City of Reading Councilwoman Lucine Sihelnik has announce “Cultivating Community,” a new collaborative initiative focused on historic victory gardening and food security in the City of Reading. Organized by Councilwoman Sihelnik, the “Cultivating Community” Victory Garden Task Force is a partnership of local organizations, businesses, and the City of Reading, working to cultivate the community food system during the COVID-19 outbreak.

The first phase of the “Cultivating Community” project will launch on the Monday following Mother’s Day, May 11, 2020, just in time for Berks County’s “final frost” date when many gardeners and farmers begin their outdoor planting. On this date, the task force will begin to distribute container garden kits to residents in District 1.

On Friday, April 17, 2020, the Pennsylvania Department of Agriculture issued state-wide guidance for community gardens to continue amid COVID-19, highlighting the importance of gardening for local food security during the pandemic. Working swiftly in response to Secretary Redding’s call to action, the task force came together under Sihelnik’s direction to address concerns about community food security in the city of Reading.

Working together on the task force are: the City of Reading, DS Smith, the Food Trust of Philadelphia, the Berks History Center, Reading’s Environmental Advisory Council, Berks Nature, the Berks Conservation District, Penn State Cooperative Extension and the Berks County Master Gardeners.

The “Cultivating Community” Victory Garden Task Force collectively seeks to empower people to grow their own food by providing education and resources for home & community gardening in the city of Reading, starting with District 1. Each partner brings unique assets to the team and several organizations have launched complementary initiatives.

The initial launch will result in Victory Gardens throughout the City of Reading and is intended to grow. Victory Gardens will be sprouting up in District 1, eight Berks Nature City Urban Gardens, the Berks History Center, and the Albright College Community Garden.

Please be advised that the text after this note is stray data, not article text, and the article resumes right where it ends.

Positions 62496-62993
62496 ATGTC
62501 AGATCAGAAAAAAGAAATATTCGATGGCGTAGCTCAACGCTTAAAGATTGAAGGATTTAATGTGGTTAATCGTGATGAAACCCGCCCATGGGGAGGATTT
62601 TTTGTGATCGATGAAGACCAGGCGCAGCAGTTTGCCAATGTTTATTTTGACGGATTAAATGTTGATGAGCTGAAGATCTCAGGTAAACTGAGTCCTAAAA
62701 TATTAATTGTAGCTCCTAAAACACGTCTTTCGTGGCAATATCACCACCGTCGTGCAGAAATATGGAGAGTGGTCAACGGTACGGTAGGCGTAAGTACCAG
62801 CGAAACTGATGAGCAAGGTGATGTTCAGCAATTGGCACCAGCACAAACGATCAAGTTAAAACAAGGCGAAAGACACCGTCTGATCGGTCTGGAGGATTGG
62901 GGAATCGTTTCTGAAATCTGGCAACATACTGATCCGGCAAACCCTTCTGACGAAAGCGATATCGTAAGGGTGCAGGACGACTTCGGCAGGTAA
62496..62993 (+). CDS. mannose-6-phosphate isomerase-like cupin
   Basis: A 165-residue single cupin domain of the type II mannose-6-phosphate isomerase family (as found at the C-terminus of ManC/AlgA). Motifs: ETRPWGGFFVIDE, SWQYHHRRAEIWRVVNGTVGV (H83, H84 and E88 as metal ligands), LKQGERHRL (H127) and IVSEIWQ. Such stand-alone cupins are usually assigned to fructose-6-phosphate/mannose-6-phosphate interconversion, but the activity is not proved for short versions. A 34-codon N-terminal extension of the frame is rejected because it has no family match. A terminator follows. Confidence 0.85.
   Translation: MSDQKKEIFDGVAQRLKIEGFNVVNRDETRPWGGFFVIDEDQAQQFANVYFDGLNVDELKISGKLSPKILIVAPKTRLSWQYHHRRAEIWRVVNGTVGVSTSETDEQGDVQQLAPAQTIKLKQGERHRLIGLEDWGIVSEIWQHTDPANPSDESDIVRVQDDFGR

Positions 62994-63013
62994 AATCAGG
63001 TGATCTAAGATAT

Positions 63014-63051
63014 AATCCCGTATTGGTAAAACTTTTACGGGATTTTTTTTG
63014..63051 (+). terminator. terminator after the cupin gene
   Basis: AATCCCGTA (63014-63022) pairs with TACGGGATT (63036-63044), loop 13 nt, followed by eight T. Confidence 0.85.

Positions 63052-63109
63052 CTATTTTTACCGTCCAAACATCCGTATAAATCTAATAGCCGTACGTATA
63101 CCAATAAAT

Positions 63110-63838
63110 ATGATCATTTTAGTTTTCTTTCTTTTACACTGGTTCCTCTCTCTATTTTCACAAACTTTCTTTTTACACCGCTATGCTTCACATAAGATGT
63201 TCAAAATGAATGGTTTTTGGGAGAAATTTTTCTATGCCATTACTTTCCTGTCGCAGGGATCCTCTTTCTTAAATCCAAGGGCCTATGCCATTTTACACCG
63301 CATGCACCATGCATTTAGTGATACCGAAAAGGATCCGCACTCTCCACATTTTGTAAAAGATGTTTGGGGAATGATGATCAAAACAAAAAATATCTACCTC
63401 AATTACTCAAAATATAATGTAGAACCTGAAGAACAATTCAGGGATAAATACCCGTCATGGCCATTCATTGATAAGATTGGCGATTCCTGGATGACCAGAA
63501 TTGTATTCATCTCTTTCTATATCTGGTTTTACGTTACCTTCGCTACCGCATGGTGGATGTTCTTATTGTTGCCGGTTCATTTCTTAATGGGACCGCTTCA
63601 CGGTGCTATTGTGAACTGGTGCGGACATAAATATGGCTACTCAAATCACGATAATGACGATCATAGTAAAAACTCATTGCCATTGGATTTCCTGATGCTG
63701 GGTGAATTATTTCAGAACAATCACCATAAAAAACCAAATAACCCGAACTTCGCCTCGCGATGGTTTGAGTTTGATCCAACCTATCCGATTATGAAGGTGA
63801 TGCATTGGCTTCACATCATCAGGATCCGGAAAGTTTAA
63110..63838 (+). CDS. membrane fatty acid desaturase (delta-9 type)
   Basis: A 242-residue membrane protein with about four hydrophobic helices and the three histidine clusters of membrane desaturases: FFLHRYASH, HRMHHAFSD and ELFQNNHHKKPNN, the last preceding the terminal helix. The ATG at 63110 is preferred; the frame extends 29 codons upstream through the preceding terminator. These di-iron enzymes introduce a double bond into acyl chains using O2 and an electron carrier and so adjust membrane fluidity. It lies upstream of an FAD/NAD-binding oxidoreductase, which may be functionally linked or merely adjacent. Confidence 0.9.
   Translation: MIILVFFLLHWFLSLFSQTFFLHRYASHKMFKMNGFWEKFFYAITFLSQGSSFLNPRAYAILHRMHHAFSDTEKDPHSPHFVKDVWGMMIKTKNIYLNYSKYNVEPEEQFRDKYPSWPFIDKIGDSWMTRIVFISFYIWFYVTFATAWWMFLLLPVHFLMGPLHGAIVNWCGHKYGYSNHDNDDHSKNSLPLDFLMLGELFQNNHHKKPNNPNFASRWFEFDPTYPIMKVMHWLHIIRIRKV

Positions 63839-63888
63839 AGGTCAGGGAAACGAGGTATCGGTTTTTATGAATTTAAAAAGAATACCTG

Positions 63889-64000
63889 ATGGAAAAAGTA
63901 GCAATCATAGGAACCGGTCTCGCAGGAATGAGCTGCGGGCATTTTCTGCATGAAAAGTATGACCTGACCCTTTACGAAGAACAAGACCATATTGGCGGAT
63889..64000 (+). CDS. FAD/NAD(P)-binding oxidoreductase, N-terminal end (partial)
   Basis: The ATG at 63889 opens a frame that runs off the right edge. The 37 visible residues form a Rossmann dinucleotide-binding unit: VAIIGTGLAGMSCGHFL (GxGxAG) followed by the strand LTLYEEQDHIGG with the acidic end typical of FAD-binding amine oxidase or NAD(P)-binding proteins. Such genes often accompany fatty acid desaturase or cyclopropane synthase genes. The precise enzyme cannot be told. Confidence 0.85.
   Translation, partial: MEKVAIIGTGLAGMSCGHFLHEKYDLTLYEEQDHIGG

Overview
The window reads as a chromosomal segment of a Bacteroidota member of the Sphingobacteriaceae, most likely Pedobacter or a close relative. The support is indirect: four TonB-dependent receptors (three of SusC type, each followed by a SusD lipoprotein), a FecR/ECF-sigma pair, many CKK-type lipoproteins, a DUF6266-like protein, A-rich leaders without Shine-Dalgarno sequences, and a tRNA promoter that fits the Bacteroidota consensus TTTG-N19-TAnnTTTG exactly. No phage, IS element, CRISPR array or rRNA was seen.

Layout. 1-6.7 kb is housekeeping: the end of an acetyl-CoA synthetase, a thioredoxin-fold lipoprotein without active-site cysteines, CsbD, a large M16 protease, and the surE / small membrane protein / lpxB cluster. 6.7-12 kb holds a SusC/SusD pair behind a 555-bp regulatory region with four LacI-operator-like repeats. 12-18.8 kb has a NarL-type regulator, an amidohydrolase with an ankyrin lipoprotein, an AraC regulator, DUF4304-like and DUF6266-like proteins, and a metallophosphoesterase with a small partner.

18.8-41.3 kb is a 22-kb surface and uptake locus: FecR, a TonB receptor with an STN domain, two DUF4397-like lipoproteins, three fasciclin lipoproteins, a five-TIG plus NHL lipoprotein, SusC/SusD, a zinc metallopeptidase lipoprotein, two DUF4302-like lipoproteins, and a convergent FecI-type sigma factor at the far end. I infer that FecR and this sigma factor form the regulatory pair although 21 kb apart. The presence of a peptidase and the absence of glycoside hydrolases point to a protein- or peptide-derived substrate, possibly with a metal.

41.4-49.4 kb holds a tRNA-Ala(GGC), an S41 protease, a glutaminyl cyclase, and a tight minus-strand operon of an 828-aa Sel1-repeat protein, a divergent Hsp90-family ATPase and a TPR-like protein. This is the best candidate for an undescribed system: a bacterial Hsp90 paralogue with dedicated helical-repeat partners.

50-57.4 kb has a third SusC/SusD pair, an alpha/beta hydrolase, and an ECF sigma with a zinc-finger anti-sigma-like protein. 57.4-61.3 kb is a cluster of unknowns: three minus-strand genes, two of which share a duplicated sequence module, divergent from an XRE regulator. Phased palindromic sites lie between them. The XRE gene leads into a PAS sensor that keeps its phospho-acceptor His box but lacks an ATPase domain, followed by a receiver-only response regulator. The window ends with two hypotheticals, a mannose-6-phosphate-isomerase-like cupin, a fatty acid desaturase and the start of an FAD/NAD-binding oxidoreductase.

Additionally the group aims to promote community health and to increase environmental sustainability in Berks County. The task force hopes to create a model that can be replicated within other districts and communities in Berks while engaging and supporting local businesses during the COVID-19 crisis.

Soil, compost, and starter plants will be purchased to help stimulate local nurseries and farms with the help of the Food Trust of Philadelphia. Penn State Master Gardeners will help assemble and prepare the containers, which have been custom designed and donated to the project by District 1 cardboard manufacturer, DS Smith.

The Victory Garden containers will be delivered with growing instructions and historical information in English and Spanish provided by the Berks History Center. Additional resources will be available digitally such as online Victory Garden webinars hosted by the Penn State Berks Extension.

All participants will be encouraged to connect with other local victory gardeners to share ideas and resources by joining the Berks Victory Gardeners Facebook group, as well as follow the Taskforce campaign through the Councilwoman’s social media platforms.

Get Involved

District 1 residents who are interested in “Cultivating Community” and want to grow their own victory garden can reserve a free Victory Container Garden Kit using the City of Reading’s iRequest App from the Citizens Service Center. Supplies are limited and will be reserved on a first come, first served basis. More information about the reservation process will be announced at a later date. To find it on the iRequest, residents can type “Victory Garden” into the search bar.

“Although we have come together in response to concerns around food access in our community during this time of crisis,” says Council VP, Lucine Sihelnik,

“we must keep in mind our long term goals for food security in the city of Reading. As we work to empower our community to feed themselves during COVID-19, we will continue to develop new ways to connect with one another after the physical distancing is over. We hope that families will embrace one another again, sharing what they have grown, cooked and canned. We hope that by growing food at home we will remember that, as Mayor Moran says, “we are each other’s neighbors.””

This article is also available in: Español (Spanish)